I am a professor of psychology — not philosophy. But I value the wisdom philosophers have provided. I am therefore concerned about the way the popular culture has appropriated the traditional philosophical term “existential.” The new, fashionable usage clouds philosophers’ contributions.
The new use of the term appears in important discussions. Global warming is said to be an existential threat to the planet. The coronavirus is said to be an existential threat to the airline industry and entire nations. In such statements, the term sounds an alarm; it indicates that an entity’s very existence is at risk.
The word’s meaning in philosophy is different.
Existential philosophy is varied, but generally speaking it has departed from philosophy’s typical focus on logic and abstract concepts. Instead, it has tried to answer the big questions that trouble people in their ongoing lives. As a psychologist working with patients and as a social activist, I have found existential thought to be especially helpful because it addresses despair. It tries to answer the question: Why should we keep going when defeat is inevitable?
On the large scale, the coronavirus pandemic and global warming aren’t reasons for despair. If we act decisively, practical solutions are still possible.
On the individual level, however, those who fight these threats do sometimes go through periods of despair. Medical staff who try to resuscitate patients often feel that they are battling the inevitable. Activists who fight global warming sometimes see so little progress that they wonder why they should continue their efforts.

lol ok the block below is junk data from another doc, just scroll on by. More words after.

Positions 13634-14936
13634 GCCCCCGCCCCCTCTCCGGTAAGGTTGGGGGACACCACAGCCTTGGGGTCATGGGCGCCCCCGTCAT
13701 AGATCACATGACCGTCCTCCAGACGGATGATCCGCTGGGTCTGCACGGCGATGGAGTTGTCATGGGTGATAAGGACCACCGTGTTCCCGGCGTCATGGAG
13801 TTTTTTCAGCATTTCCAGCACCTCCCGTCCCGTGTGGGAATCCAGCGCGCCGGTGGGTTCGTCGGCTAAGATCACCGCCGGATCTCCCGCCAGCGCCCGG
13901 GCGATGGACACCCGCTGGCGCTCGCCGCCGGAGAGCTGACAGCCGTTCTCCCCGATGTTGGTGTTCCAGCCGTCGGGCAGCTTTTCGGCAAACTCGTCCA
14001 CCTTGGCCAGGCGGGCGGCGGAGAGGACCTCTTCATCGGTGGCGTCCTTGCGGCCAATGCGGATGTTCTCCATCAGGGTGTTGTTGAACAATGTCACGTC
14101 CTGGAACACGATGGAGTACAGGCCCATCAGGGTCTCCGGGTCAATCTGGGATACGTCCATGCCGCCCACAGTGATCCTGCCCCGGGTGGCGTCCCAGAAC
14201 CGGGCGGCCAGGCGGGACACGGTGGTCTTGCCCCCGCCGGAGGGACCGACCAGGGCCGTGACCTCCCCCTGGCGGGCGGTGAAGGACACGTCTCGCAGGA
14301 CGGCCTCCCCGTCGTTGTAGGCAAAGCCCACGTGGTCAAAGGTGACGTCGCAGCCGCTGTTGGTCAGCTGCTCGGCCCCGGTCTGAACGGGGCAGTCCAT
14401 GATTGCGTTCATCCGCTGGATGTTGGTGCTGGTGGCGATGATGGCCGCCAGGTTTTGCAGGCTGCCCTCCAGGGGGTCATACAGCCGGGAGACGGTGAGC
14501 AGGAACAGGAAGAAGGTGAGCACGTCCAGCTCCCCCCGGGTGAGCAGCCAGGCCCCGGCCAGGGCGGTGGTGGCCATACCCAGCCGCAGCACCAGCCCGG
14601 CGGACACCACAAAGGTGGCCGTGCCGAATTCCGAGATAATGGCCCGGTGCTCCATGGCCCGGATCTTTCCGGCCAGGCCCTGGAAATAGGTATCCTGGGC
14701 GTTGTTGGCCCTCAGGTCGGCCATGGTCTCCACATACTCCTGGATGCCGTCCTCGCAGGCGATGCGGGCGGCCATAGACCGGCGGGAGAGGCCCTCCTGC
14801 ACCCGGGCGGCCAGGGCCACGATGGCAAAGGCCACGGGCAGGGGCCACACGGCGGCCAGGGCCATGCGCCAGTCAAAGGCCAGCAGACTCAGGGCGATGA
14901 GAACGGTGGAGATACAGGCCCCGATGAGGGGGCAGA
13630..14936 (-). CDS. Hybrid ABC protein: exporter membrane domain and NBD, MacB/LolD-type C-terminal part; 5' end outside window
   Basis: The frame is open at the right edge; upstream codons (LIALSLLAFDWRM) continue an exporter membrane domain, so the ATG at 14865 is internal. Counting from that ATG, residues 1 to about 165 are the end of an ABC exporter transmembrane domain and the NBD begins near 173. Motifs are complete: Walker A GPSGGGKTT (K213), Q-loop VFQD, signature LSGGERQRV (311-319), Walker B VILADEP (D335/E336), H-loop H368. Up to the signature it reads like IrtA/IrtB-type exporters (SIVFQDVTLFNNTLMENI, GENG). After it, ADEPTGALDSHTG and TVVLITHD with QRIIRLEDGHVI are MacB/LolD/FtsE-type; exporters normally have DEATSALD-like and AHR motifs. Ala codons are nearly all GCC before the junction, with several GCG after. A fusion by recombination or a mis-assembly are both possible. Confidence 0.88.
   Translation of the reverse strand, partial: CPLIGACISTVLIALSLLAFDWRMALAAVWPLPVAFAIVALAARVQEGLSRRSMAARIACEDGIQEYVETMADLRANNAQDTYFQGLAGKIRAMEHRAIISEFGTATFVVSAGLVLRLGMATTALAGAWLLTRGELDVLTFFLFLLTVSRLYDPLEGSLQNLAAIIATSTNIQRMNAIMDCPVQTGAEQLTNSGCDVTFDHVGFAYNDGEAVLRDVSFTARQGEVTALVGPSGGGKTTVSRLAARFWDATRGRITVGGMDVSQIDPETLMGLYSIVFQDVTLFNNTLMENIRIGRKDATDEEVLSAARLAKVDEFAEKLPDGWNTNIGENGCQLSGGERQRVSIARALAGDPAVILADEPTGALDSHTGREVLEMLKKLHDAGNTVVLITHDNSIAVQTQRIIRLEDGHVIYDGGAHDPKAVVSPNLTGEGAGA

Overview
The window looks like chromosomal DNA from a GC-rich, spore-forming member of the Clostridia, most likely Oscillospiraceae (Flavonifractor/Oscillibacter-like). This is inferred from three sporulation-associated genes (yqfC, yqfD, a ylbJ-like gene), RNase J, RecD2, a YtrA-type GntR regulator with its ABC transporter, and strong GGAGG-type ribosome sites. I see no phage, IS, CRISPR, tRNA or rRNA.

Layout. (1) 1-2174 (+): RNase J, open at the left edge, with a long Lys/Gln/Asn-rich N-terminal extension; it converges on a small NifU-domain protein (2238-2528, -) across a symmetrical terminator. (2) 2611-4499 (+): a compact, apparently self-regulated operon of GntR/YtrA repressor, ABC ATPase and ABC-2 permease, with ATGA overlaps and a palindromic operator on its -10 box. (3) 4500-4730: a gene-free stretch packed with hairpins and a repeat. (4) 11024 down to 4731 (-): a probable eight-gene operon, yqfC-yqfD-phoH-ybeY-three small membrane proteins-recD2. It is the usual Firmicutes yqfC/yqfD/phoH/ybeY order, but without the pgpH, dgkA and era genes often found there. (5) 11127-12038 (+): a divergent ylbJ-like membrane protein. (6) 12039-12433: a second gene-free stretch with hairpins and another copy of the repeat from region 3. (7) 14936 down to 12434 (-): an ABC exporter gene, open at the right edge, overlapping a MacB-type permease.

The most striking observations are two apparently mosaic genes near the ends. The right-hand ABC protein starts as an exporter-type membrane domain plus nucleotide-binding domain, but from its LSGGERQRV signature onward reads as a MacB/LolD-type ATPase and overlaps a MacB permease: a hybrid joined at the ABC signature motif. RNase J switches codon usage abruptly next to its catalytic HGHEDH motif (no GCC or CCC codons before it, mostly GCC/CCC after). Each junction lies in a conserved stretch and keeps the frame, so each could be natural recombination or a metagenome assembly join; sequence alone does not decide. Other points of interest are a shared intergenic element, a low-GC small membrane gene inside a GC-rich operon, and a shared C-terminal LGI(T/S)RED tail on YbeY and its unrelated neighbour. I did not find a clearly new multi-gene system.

My friends and I sometimes discuss feelings of futility with respect to our animal rights activism. It is difficult to avoid the fact that despite our efforts, animals continue to be killed in huge numbers.
Despair can appear in subtle guises. In my work as a clinical psychologist, I have found that people rather frequently give up their cherished goals as “unrealistic.” Their worlds then become bleaker.
The mid-20th-century existentialist writer Albert Camus addressed the topic of despair in an essay titled “The Myth of Sisyphus,” on the character from ancient Greek myth who is condemned for eternity to push a boulder up a hill, only for the boulder to roll back down every time. Camus argued that while the situation is hopeless, it need not dictate Sisyphus’ attitude toward it. He can scorn his fate. Camus even imagined that Sisyphus could be happy because he finds value in the act of striving.
Camus also dealt with the topic of despair in his novel “The Plague.” The story is about a fictitious epidemic that, unlike the coronavirus, cannot be defeated. The novel’s hero is a doctor who acknowledges the futility of his task but works as hard as he can for his patients anyway. He says he works out of “common decency” toward them.
The message I have taken from Camus is that no matter how hopeless the situation, there is meaning in the struggle itself. In our battles we express our basic beliefs, and there is dignity in continuing to fight for them.
Existentialist writers, who include authors such as Jean-Paul Sartre and Soren Kierkegaard, have differing viewpoints. Many readers find that one or two particular authors speak best to their personal concerns. If people haven’t already explored the existentialists, I encourage them to do so. I hope they won’t be distracted by the currently fashionable use of the term.
William Crain is a professor of psychology at the City College of New York and a part-time Montauk resident.